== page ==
Sic transit gloria mundi … Globe and Mail, a ‘writers’ newspaper’ no more or a national one either, cans two great columnists

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PHOTOS: This was the way into the Globe and Mail back when it was located at the unfashionable west end of Toronto’s Front Street. The door was moved. Apparently the “writers’ newspaper” behind it didn’t come with it. Below: Fired Globe columnists Tabatha Southey and Leah McLaren (Photos: Twitter).

Many of Tabatha Southey’s columns made readers laugh out loud. They certainly had that effect on me.

Some of Leah McLaren’s images, once read, could never be unseen. Her columns could also prompt a laugh or two. Case in point: “The joy (and politics) of breastfeeding someone else’s baby.”

Both these qualities are hallmarks of writers whose words readers love to read. Great writers, in other words, as we used to say back when newspapers actually cared about that kind of thing.

So, of course the bureaucrats who now run the Toronto Globe and Mail have decided to skid them both!

Canadalandshow.com reported this latest development in the continuing unraveling of the Toronto daily that once upon a time could get away with calling itself “Canada’s National Newspaper” on Thursday.

This is only part of the sorry tale of the failing Globe, of course, a publication that is managing the decline of the newspaper industry by turning itself into a boutique regional business piffelsheet and a website specializing in tiresome neoliberal bloviations, quite unlike Ms. Southey’s frequently progressive commentary. Never mind the best way for a subject to be truly loyal to the Chief Magistrate, eh?

The Globe of 2017, in other words, is a far cry from the “writers’ newspaper” it was back in the days it was known as “the Good Grey Globe,” located down at the unfashionable end of Front Street west of Spadina, where its excellent corps of sandal wearing copy editors had memorized its own quirky stylebook.

Now, judging from its ephemeral, mostly digital presence, the Globe has no copy editors. But, by God, it has colour!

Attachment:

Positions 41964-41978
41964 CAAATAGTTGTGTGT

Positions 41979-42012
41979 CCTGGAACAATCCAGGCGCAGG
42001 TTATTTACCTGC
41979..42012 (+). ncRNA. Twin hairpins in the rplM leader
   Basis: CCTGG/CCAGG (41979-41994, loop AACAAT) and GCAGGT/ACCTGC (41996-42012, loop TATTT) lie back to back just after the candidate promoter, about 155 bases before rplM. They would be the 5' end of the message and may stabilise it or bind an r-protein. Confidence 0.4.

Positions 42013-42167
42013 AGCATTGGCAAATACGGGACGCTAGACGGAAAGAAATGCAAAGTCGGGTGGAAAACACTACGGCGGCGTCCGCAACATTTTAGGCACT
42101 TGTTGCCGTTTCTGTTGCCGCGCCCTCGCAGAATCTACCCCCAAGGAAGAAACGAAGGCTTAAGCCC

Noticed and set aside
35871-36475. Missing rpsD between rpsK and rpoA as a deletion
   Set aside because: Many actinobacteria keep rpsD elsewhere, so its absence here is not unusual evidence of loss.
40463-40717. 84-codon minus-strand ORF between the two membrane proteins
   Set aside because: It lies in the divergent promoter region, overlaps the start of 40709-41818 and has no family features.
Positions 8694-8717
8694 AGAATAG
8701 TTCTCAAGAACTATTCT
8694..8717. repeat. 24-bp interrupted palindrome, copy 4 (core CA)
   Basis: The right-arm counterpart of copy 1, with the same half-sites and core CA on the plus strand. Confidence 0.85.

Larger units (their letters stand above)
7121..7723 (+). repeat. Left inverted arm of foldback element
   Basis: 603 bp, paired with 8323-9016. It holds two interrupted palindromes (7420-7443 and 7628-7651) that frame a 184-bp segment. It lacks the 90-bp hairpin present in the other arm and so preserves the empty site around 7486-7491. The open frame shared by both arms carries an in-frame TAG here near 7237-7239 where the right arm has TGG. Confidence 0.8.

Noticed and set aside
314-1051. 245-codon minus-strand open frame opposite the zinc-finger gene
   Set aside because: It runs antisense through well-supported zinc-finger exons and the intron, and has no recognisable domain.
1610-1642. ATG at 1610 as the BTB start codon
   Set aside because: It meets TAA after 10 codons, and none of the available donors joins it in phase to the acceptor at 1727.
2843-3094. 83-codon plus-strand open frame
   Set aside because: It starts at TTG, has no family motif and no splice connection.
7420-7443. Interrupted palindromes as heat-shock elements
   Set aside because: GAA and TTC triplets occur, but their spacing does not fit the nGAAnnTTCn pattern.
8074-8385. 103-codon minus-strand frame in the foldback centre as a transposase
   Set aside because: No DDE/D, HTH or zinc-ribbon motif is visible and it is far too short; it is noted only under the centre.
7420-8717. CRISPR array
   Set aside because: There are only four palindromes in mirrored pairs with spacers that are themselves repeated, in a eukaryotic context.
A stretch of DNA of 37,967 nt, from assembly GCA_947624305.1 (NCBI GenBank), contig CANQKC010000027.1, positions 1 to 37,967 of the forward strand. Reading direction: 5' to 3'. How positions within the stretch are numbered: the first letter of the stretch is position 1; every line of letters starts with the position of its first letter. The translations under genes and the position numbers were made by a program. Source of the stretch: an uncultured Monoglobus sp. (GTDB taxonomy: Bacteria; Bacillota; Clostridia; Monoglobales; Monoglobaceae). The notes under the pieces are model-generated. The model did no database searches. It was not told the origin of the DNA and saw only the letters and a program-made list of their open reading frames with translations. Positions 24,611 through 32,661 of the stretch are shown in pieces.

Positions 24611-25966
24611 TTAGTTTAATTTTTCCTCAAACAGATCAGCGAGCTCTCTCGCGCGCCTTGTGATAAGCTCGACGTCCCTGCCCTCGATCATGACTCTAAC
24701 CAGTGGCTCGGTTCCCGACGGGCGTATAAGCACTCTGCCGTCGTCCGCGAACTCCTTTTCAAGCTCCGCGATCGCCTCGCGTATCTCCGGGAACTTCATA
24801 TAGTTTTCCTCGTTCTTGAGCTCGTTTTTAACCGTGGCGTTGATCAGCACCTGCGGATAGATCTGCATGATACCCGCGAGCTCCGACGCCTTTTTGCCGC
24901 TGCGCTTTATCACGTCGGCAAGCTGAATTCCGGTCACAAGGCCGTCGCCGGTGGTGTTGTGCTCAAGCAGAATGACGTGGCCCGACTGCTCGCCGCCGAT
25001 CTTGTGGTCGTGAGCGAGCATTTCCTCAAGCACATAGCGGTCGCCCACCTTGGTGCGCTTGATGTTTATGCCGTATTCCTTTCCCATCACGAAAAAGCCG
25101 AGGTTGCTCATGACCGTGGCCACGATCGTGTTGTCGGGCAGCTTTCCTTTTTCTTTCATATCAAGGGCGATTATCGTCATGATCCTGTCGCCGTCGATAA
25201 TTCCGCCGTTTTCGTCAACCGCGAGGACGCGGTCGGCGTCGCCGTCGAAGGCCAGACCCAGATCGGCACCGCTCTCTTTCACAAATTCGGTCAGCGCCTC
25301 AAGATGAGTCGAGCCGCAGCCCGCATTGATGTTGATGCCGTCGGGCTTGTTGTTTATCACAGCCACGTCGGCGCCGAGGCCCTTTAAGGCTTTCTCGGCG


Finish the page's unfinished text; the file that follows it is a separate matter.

Remember, newspapers nowadays aren’t really run by journalists. Most of them haven’t been for a couple of decades. The guys making the decisions now are mostly accountants and business school types with a specialty in marketing. (How’s that working out?) Plus, of course, they are mostly guys.

The ones who implement their orders are just corporate bureaucrats – and that goes for newsrooms as well as advertising departments. If you imagined otherwise, you’ve watched too many movies. (Some of them, probably, were filmed in the Globe and Mail’s appealingly grungy newsroom. Never mind. It’s not like that any more. They’ve moved.)

Writing stuff that’s funny risks offending readers. Bureaucrats just hate it when that happens. Writing stuff that’s way out there – as Ms. McLaren certainly did in her weirdly compelling yarn about Michael Chong’s baby – means taking the risk readers will think it’s, well … really weird. Never mind that the weirdest stories are also often the best ones. Bureaucrats hate it when that happens too.

Most editors would rather run something allegedly funny by, say, Dave Barry, now 70, the Miami columnist who used to be a staple of Canadian daily newspapers. His stuff came over the wire marked “HUMOR.” If someone complained – which they rarely did, because it was anodyne stuff – an editor could blame the wire service. Also, of course, Mr. Barry was a man. So on both counts, there was no way some editor would have to explain why he ran a story about a columnist trying to breastfeed someone else’s baby! Or why he deleted it.

Ms. Southey and Ms. McLaren, obviously, are both women, and as we saw when Postmedia laid off editors here in Western Canada two years ago, it seemed to be talented women who went over the side while the survivors were bureaucrats in pants whose main talent seemed to be, in Ms. McLaren’s memorable phrase, “appalling jargon-filled memospeak and a complete lack of human empathy.”

Je digresse, but Ms. McLaren’s parting shot at the editor who fired her is a shining example of what the Globe used to demand of its journalists. “We abhor gobbledygook wherever it may appear – in government, business, sport or academe – but don’t hesitate to report its presence,” commanded E.C. Phelan in the 1976 edition of the Globe and Mail Stylebook.

I don’t know the demographics of the canned writers who made up the Globe’s “freelance footprint,” but I wouldn’t be at all surprised if it turns out there’s a pattern here. In fairness, as the masses on Twitter couldn’t resist repeatedly pointing out, the Globe did keep Margaret Wente, notorious for her plagiarism, but reliably conservative and never intentionally funny. Of course, Ms. Wente is staff, not a freelancer, so she would be harder to sack. It’s a union shop, don’t ya know? Plus, she’s been around for a long time, so I imagine she knows where a lot of the bodies are buried.

Meanwhile, in the week before we learned Ms. Southey and Ms. McLaren had been sent for the high jump, we were informed the Globe’s minions are axing the paper’s Atlantic Canada print edition – thereby surrendering any claim to be Canada’s National Newspaper. Then, on Tuesday, we were told the Globe would be dropping sections devoted to covering the arts and sports.

We should probably be grateful the Globe kept at it as long as it did.

Sic transit gloria mundi.

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